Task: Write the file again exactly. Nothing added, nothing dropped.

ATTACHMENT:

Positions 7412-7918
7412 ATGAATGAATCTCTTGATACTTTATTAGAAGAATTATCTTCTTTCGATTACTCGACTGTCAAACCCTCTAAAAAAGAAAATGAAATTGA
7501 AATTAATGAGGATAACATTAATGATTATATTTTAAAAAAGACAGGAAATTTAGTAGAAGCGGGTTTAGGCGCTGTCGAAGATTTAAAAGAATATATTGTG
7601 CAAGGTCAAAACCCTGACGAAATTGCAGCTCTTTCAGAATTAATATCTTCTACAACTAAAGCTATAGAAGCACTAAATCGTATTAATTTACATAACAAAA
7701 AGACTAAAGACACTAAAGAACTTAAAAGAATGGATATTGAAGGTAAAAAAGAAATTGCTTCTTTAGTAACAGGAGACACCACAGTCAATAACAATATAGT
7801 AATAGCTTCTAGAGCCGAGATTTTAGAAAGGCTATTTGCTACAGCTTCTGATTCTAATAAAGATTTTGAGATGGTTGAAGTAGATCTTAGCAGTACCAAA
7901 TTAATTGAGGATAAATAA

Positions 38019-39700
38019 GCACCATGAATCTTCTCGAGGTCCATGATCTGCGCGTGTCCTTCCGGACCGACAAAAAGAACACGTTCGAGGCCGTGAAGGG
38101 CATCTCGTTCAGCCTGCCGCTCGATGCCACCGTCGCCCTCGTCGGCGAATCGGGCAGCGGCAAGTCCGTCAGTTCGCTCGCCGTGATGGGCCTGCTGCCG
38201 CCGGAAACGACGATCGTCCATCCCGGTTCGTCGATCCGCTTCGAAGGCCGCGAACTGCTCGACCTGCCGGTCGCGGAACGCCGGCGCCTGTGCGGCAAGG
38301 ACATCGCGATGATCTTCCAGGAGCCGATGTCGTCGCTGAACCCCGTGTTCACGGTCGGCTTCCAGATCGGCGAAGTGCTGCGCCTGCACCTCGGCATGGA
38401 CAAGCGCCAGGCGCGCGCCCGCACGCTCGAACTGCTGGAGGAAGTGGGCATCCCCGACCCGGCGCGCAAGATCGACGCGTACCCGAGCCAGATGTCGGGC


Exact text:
Positions 7412-7918
7412 ATGAATGAATCTCTTGATACTTTATTAGAAGAATTATCTTCTTTCGATTACTCGACTGTCAAACCCTCTAAAAAAGAAAATGAAATTGA
7501 AATTAATGAGGATAACATTAATGATTATATTTTAAAAAAGACAGGAAATTTAGTAGAAGCGGGTTTAGGCGCTGTCGAAGATTTAAAAGAATATATTGTG
7601 CAAGGTCAAAACCCTGACGAAATTGCAGCTCTTTCAGAATTAATATCTTCTACAACTAAAGCTATAGAAGCACTAAATCGTATTAATTTACATAACAAAA
7701 AGACTAAAGACACTAAAGAACTTAAAAGAATGGATATTGAAGGTAAAAAAGAAATTGCTTCTTTAGTAACAGGAGACACCACAGTCAATAACAATATAGT
7801 AATAGCTTCTAGAGCCGAGATTTTAGAAAGGCTATTTGCTACAGCTTCTGATTCTAATAAAGATTTTGAGATGGTTGAAGTAGATCTTAGCAGTACCAAA
7901 TTAATTGAGGATAAATAA

Positions 38019-39700
38019 GCACCATGAATCTTCTCGAGGTCCATGATCTGCGCGTGTCCTTCCGGACCGACAAAAAGAACACGTTCGAGGCCGTGAAGGG
38101 CATCTCGTTCAGCCTGCCGCTCGATGCCACCGTCGCCCTCGTCGGCGAATCGGGCAGCGGCAAGTCCGTCAGTTCGCTCGCCGTGATGGGCCTGCTGCCG
38201 CCGGAAACGACGATCGTCCATCCCGGTTCGTCGATCCGCTTCGAAGGCCGCGAACTGCTCGACCTGCCGGTCGCGGAACGCCGGCGCCTGTGCGGCAAGG
38301 ACATCGCGATGATCTTCCAGGAGCCGATGTCGTCGCTGAACCCCGTGTTCACGGTCGGCTTCCAGATCGGCGAAGTGCTGCGCCTGCACCTCGGCATGGA
38401 CAAGCGCCAGGCGCGCGCCCGCACGCTCGAACTGCTGGAGGAAGTGGGCATCCCCGACCCGGCGCGCAAGATCGACGCGTACCCGAGCCAGATGTCGGGC